Reviewed by: Keith Nixon
Approximate word count: 45-50,000 words
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Dr Sharon Baillie lives in Scotland. She has had short stories published in Morpheus Tales and the Reader's Digest website. Her debut novel Magenta Opium was written entirely on her BlackBerry during her commute to university.
Veronica Dempsey divides her time between disposing of a body and inventing a new form of opium in her loft.
Where to start with Magenta Opium? First, I absolutely hated it. The opening chapter was horribly confusing. My initial view was the author was attempting a Curious Incident of the Dog In The Night Time approach with Veronica – police come knocking at the door and this is explored in an intricate and bizarre fashion. In particular the words ‘door’ and ‘letterbox’ are used incredibly repetitively 24 times in a couple of pages.
Likewise with the door, although able to be a door at standard temperatures and pressures, its door-like qualities are not altogether independent of temperature. At 800 degrees (Celsius or Fahrenheit, choose your poison) the door would be a doorway plus mess. At -200 it would be a wall; immovable. This is precisely why the Inuits didn’t invent alloyed metals.
I really struggle with repetition. It can work, like in Catch-22, but the writing has to be skilful. Guess what? It’s not, this is way off the scale.
This repetitive approach is used continuously throughout the book. Routine is used 30 in 144 words as well – there are others. The author also tries a Vernon God Little approach using Veronica’s initials in a (very large) variety of words. There’s also a person called Smyth who often reminds us it’s spelt with a Y (yes the capital is deliberate) – even though I can read that for myself. This habit of repeating points already made is also often, erm repeated. I don’t know why.
The ‘story’ centres on Veronica for some reason deciding to make a variant of
opium. Apparently, she’s a genius, but mad (hence the crazy prose, more of that shortly). After the door incident we learn that Veronica’s mother has been living in the loft, unknown to husband and daughter for over 8 years (yeah, right). Now for another example:
The motherfound woman, once a motherlost girl, and wifefound man, happy and pungent wifelost man the day before, were taken in for questioning.
This is because the presumed dead woman living in the loft has been selling counterfeit DVD’s and partaking in online porn. And the family didn’t know for over 8 years (yeah, right). Veronica’s mother ended up in the loft because she was going to run off with a man, but after a tryst she decides against it:
Fortunately for Jessica all he wanted was a go of her. Unfortunately for Jessica all he wanted was a go of her. Unfortunately for Jessica he wasn’t very good. But fortunately for Jessica he wasn’t very good.
The opium development leads to a death and then disposal of the body. The problem is if the focus was on this thread only the book would (mercifully) be only a few thousand words long. When the opium works Veronica says:
It worked. Did it work? What worked? It did. But did it? It did. What did it do? How did it work? Chemistry. Why did it work? Magic. It did work though, eh? It worked. Did it work? How? Chemistry. Why? Magic. Because. And then. Ha! It worked! Stone me! They might. It worked. It did. It did. It did.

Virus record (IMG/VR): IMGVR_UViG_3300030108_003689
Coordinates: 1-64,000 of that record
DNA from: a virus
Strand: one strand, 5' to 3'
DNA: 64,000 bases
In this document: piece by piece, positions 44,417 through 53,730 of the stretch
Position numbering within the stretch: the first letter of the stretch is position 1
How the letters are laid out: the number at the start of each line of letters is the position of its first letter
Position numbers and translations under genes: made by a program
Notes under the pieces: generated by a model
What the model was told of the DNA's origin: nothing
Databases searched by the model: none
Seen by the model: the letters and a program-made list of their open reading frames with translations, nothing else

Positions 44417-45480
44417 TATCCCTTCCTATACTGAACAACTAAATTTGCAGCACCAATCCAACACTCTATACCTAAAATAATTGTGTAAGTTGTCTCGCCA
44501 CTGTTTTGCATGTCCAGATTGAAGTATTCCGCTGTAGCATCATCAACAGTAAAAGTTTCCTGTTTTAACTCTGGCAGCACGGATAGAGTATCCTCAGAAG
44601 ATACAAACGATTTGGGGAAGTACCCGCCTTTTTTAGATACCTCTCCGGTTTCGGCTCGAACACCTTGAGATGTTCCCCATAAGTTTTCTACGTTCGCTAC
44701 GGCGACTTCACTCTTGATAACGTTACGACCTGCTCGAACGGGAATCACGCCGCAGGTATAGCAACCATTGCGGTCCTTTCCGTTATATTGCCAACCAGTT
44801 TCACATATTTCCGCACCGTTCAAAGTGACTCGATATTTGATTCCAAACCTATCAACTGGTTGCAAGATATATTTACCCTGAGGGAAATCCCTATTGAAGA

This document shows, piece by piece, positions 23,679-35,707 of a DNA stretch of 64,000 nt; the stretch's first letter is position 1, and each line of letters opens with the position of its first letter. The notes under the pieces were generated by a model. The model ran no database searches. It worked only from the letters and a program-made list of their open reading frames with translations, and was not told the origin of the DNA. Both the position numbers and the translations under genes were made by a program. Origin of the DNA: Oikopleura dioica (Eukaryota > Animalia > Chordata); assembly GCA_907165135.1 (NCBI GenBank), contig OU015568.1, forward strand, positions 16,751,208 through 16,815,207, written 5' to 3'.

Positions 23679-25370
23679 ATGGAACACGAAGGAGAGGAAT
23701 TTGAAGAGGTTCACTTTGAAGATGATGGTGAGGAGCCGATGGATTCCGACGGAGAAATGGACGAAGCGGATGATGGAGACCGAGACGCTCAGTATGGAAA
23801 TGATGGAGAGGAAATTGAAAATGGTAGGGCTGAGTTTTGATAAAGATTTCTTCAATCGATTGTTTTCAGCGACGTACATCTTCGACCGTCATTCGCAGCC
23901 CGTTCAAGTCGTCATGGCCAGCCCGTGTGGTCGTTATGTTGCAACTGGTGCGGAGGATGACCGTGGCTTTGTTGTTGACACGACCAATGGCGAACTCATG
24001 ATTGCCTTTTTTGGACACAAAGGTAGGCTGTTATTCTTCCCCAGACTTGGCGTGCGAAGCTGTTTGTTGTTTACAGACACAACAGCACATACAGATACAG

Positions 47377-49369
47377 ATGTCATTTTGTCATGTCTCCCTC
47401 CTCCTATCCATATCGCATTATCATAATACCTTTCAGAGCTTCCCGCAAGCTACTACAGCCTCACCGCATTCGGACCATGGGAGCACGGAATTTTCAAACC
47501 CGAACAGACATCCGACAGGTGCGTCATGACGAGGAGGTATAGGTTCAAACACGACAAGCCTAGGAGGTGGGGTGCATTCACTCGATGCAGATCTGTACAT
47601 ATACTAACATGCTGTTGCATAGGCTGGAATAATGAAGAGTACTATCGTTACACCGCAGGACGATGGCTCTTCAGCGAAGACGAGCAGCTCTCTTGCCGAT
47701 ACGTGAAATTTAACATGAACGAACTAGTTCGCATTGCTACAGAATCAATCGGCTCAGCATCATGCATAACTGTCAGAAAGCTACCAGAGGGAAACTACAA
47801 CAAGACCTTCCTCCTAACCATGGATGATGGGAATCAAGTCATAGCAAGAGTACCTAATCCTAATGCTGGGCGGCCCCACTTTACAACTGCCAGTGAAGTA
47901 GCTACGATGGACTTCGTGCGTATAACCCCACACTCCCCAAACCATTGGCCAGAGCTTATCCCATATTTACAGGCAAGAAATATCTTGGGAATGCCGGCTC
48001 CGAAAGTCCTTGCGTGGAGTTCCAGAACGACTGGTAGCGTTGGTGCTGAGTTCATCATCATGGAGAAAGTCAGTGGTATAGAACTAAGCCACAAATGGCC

There is even a chapter late in the book where the author describes activities such as ‘ties were tied’, developments were developed’, ‘traffic light changed from green to amber to red…(and back again several times)’ – this goes on for page after page with the summation at the end: ‘In short, life in the world progressed for several weeks, unaware of the life of Veronica (where do we go from here?) Dempsey et al.’ I don’t know why.
There are also little footnotes explaining comments, films, and odd little made up words like interpium (internet opium, which was explained several times too). Here are a couple more of the writing examples I found so frustrating. Just a few of the many, many that I could have used:
The void that wasn’t really there that he paid a big-strapping-woman to fill was not filled with sex. Not in the classical word sex.
13 people liked this, 8 people commented but none of the comments commented that the status would have benefitted from a comma.
Sofia pulled Proctor down on top of her and kissed him. His rare cooked steak complimented her Pinot Grigio and their superstring section crescendoed together.
And perhaps my ‘favourite’:
”Let’s get a penguin as a wedding present. We’ll call him Frederick on Sundays and Freddie the rest of the week. I don’t mind if he can’t dance, we’ll still love him. Or her. She can be Freddie as well as and Fredericka on a Sunday. Every new couple should have a penguin. We’ll eat shrimp vol-au-vents and drink Chardonnay together and watch a flatscreen television and Freddie will hug me while you’re out at work.” They sealed the deal with some funky sex followed by dinner at Luigi and Maria’s house where they broke the good news.
It wasn’t just me, I kept reading excerpts out to my wife until she told me to go away. So I stayed up late to finish Magenta Opium otherwise I wouldn’t have slept thinking about the story. Although I’m sure the author saw the point of all this the last comment belongs to the prose:
The rambling woman was still confusing [her] though.
Really awful prose.
None to speak of.
Rating: * One Star